So the gameplay sounds fresh, right? Well, that’s the problem. It lacks any sort of general variety, so while some tricks look good and some well-scored goals can be achieved, there are not nearly enough ways to look good completing a play. With NBA, at least, you could set up alley-oops, three-pointers, and a handful of wonderful dunks. Here, you’ve got one timers, bouncing balls off the walls, a slip past a goalie on a rebound, a few good straight kicks…it just seems to run out of steam quicker than it should. If there was a way to incorporate the Trick Stick into more shots, it would’ve been a lot more unpredictable…oh, well, perhaps in the sequel.
The game does have a wide variety of modes to play through, including a “friendly” mode where you can play traditional soccer without the roughness. You probably won’t touch this, and will probably go right into exhibition or “rule the street”, where you can build your dream player and set up a team. The problem within this, however, is that the customization options aren’t so widespread in terms of creativity. You can still tweak stuff, but not nearly enough to set up a personality. It seems limited. Worse yet, the game lacks any sort of online play. And I tell you this. FIFA is a worldwide phenomenon. There is no way- NO WAY- that EA could’ve skipped online play without keeping that in mind. It hurts the replay value tremendously, although a four player session with friends is still a good time to be had.
As far as graphics, the game looks all right. It features some excellent animations, especially with the tricks, on the players, and also has some lighting details that are worth noting, if not an exceptional amount. However, the arenas themselves really don’t shine through enough on design, as most of them end up looking like your typical dingy environments. I think more detail could have come into play here, just like with NBA Street. The sound also tries to distinguish itself from the pack, but the sound effects are average at best and the announcer, MC Harvey, becomes increasingly annoying. Only the nice mix of EA Sports Trax saves the day. Wait, did I just say that?! Yes, EA did their job right with the music, as there’s plenty of good beats to keep you kicking. They should keep up this trend instead of selecting songs that don’t belong.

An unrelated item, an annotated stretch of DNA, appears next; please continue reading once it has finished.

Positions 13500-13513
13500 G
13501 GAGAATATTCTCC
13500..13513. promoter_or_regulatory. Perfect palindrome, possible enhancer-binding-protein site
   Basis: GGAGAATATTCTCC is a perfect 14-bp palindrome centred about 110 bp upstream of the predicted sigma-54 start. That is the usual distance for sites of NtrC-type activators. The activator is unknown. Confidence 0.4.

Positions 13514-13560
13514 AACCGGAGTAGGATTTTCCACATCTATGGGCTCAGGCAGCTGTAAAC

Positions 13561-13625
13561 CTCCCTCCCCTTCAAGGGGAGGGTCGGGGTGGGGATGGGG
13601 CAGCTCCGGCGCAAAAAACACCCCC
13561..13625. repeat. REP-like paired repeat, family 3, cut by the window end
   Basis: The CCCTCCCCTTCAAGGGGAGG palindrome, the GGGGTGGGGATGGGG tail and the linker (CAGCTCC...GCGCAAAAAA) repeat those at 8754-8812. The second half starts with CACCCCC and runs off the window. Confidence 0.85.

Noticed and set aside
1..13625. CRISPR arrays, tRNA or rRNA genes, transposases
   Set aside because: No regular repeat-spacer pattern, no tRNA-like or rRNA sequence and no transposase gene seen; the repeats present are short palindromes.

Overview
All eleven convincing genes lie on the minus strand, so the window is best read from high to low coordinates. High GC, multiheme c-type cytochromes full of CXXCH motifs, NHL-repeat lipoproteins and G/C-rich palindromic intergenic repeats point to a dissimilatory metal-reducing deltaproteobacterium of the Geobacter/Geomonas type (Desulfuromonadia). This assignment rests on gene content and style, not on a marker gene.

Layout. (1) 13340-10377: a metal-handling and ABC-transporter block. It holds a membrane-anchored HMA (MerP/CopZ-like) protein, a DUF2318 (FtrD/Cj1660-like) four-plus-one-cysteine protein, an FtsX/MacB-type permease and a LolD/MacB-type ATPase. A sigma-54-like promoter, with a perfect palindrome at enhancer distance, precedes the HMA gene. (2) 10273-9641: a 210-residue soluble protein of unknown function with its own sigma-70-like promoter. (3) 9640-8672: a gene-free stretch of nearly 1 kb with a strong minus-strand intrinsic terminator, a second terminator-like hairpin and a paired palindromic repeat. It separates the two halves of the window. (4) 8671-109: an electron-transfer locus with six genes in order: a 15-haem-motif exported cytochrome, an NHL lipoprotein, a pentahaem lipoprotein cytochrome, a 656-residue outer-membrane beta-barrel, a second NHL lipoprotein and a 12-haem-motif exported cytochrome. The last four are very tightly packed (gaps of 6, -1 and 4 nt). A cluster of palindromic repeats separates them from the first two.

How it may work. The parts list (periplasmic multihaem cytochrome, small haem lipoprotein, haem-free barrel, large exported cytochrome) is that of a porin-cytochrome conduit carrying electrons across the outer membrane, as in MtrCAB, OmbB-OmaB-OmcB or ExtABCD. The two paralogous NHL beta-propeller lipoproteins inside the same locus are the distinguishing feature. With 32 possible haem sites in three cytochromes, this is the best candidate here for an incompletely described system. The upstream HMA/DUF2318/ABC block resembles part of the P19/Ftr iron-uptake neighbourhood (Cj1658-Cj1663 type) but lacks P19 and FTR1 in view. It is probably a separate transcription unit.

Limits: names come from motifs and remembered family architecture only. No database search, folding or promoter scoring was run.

So what’s the final say on FIFA Street? Is it enjoyable? Well, yes, but that depends on how long-term you’re talking. The game is quite a great deal of fun for a few rounds, but you can tell that by the tenth or so, you’ve probably run out of ideas and are resorting to old tactics. The game’s looks and sounds try to distinguish but fail to really leave a mark, aside from some international tunes. And the lack of online play hurts- and not even all these unlockable players and extras can make that up. But, for what it’s worth, FIFA Street does have its kicks- it’s up to you to see if they’re endurabl